Interplay of cognitive and motivational resources for out-of-home behavior in a sample of cognitively heterogeneous older adults
Findings from the SenTra project
In: Journals of Gerontology Series B: Psychological Sciences and Social Sciences,
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3a. Beiträge in begutachteten Zeitschriften; Aufsatz (keine besondere Kategorie)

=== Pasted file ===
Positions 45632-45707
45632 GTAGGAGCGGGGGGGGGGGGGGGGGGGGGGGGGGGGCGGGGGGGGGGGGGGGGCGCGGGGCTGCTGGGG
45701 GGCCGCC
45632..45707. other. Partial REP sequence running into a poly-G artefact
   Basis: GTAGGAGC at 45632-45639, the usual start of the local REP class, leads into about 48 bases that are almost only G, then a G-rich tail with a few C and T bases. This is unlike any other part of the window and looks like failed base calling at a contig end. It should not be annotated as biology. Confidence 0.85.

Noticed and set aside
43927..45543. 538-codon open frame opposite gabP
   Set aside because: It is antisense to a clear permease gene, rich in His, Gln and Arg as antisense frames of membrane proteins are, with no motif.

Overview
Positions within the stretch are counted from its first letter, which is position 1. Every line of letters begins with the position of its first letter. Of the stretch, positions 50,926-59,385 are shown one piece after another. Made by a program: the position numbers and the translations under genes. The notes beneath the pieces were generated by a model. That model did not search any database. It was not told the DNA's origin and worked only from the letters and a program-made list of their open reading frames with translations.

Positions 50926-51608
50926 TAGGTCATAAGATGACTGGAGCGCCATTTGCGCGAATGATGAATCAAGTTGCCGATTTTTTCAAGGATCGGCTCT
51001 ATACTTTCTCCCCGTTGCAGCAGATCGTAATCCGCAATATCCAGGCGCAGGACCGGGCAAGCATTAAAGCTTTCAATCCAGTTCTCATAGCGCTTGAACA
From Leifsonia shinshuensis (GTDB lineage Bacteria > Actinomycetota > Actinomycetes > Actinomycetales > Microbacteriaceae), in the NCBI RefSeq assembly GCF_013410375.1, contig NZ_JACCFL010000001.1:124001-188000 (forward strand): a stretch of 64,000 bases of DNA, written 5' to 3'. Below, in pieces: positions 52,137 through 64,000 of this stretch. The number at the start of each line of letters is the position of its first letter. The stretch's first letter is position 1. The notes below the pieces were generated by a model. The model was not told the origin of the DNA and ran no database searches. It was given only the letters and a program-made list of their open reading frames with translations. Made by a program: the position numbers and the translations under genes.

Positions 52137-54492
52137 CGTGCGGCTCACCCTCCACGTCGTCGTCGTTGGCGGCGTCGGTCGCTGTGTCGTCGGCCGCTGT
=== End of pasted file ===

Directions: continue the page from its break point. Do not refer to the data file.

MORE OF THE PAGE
We examined in this study the hypothesis that cognitive resources are more closely linked with out-of-home behavior than motivational resources. A cognitively heterogeneous sample of 222 older adults aged 59-91 years (M = 72.7; SD = 6.2), including 146 cognitively healthy persons and 76 persons with mild cognitive impairment - recruited in the German and Israeli arm of the SenTra project - was used for the analysis. Out-of-home behavior was assessed by means of global positioning system technology (time out of home; number of nodes visited) as well as by questionnaire (out-of-home activities). Mini-Mental State Examination and trail-making tests A and B were used to assess cognitive resources. Well-being, depression, and environmental mastery were assessed as motivational resources. Findings at the zero-order and latent variable levels confirmed that cognitive resources were more closely linked with out-of-home behavior than motivational resources. Findings support the view that well-being-related motivations to exert out-of-home behavior may become less important in old age because of the increasing cognitive resources required by such behavior.
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